“Jamie is climbing the ranks,” says Heughan, whose character becomes a general. But his rising status isn’t something he’s particularly happy about, for good reason: He’s on the opposite side of his British friend Lord John Grey (David Berry), who feels unrequited love for Jamie and has been raising his illegitimate son William (Charles Vandervaart), also a redcoat. Says Heughan, “Jamie’s fighting against his friends, his family. He’s got a lot to lose.”
“The Battle of Saratoga has a massive impact on Jamie and his loved ones,” Roberts adds of the 1777 showdown in Upstate New York that was a turning point in the war. “We don’t just do battle for battle’s sake; it has to have an important emotional impact on the characters in that battle.”
Another fight rages beyond the war zone, and it’s related to the cache of Jacobite gold that Jamie’s aunt Jocasta (Maria Doyle Kennedy) smuggled from Scotland to North Carolina. “Allegiances and friendships are tested and broken,” Heughan previews.
The Frasers’ pregnant engineer daughter Bree (Sophie Skelton) and her historian husband Roger MacKenzie (Richard Rankin) have struggled to find purpose since they time-traveled from the 20th century to be with her parents. The premiere finds them at Edenton Seminary, where they’ve gone with their toddler son so Roger can get ordained.
But Roger’s meaningful new path is tested when he is asked to minister to some prisoners and one of them turns out to be an old enemy who could cause major problems. He’s not the only man who could cause upset for the MacKenzies this season: They make a new acquaintance in the form of handsome Rob Cameron (Chris Fulton), who becomes a key player.
The MacKenzies have more to protect than ever when they welcome their second child, and Skelton warns it’s hardly smooth sailing. “What Roger and Bree are grappling with this season is, how much would you do for your children and how far would you go?” But they’re ready, Rankin says, promising “their bond is stronger than ever.”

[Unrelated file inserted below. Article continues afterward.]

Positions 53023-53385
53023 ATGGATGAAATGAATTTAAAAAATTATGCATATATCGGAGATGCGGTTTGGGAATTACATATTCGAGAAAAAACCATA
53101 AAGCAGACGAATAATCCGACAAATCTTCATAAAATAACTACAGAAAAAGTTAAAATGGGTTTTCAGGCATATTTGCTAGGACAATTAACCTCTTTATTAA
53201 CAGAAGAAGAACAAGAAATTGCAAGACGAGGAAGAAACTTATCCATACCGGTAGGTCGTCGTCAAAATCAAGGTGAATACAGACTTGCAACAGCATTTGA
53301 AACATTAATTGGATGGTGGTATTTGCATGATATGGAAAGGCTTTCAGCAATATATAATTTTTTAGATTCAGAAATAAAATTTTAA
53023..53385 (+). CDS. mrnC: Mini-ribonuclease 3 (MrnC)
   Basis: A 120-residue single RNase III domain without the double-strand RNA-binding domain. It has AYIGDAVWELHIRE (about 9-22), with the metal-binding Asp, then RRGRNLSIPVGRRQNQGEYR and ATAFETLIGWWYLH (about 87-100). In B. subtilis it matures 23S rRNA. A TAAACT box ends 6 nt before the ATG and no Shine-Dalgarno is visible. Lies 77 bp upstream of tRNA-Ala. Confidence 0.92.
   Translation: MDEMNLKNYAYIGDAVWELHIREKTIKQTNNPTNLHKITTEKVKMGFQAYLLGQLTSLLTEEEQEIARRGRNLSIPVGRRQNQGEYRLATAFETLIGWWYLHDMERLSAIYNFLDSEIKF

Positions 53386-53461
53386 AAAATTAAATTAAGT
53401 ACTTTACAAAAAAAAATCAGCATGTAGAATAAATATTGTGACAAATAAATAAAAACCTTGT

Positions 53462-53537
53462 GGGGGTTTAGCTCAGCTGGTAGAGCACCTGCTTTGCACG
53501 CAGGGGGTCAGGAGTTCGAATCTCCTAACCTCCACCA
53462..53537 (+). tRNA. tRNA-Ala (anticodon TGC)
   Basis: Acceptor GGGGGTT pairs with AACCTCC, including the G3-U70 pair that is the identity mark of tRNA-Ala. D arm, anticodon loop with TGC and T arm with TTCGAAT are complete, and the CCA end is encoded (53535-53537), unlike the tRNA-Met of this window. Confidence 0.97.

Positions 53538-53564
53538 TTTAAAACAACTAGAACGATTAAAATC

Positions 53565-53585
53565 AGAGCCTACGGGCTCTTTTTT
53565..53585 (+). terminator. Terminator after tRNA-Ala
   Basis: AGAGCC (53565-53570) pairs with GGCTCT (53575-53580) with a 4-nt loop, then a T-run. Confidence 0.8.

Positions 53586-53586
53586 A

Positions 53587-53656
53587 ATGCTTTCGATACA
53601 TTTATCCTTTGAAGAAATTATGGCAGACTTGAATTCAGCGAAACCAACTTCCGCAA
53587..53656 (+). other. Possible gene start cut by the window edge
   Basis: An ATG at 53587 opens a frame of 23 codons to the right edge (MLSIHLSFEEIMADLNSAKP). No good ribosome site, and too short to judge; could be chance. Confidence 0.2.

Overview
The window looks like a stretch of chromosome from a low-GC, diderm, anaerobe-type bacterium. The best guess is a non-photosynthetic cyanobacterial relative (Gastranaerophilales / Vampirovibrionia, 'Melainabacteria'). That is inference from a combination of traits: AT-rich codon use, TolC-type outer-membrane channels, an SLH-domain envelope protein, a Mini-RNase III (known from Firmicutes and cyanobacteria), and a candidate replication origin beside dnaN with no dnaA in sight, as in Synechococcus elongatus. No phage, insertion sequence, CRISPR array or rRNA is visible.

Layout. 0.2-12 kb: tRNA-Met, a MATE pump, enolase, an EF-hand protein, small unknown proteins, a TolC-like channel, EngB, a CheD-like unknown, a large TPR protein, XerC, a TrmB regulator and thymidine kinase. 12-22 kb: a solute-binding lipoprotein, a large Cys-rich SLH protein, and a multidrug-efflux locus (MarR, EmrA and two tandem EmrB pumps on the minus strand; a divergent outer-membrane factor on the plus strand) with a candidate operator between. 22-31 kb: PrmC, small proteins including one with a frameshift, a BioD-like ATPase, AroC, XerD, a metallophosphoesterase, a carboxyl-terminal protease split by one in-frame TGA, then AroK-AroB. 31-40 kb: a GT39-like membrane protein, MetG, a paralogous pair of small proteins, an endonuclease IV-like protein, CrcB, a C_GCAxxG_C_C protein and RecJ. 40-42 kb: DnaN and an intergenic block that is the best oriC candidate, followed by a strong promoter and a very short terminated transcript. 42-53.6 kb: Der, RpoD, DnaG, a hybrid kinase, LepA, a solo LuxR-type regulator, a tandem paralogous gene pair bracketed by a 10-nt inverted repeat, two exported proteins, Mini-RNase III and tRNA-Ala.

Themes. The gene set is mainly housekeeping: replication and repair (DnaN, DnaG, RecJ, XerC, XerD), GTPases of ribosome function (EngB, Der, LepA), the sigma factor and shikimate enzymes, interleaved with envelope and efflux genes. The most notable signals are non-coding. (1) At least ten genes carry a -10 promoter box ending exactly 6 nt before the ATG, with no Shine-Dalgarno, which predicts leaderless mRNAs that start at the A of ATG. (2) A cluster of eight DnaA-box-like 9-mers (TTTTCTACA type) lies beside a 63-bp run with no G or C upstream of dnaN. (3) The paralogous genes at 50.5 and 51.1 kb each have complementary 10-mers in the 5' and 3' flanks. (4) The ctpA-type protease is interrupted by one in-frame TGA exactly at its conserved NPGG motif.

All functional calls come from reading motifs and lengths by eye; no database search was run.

One way the core couples of Outlander bond is passion, and fans will get plenty of that in Season 7. “We’re telling a story of two people who are so in love and so connected,” Balfe says. “[This season] Jamie and Claire’s love is stronger and deeper. What we’ve been trying to find, Sam and I, is they’re not young lovers anymore…what does that mean, and what does intimacy mean? You have an evolution; it doesn’t mean that things go away.”
“They always find their way back to each other through physical touch; it’s how they reconnect,” says Heughan, who back in Season 6 introduced producers to intimacy coordinator Vanessa Coffey. She was hired to help with the steamy sequences and Balfe says she continues to be a game changer.
“Sam and I had always worked the stuff out ourselves — talk to directors, have rehearsals — but it was like, ‘Well, we’ll do this and this.’ You had to be your own director and think ‘Are they gonna edit it like this?’ You’re constantly in self-protection mode,” Balfe says. “Vanessa has made us approach everything in a healthier, more professional way. It allows us to let go of having to control what is happening and focus on the character and their journey.”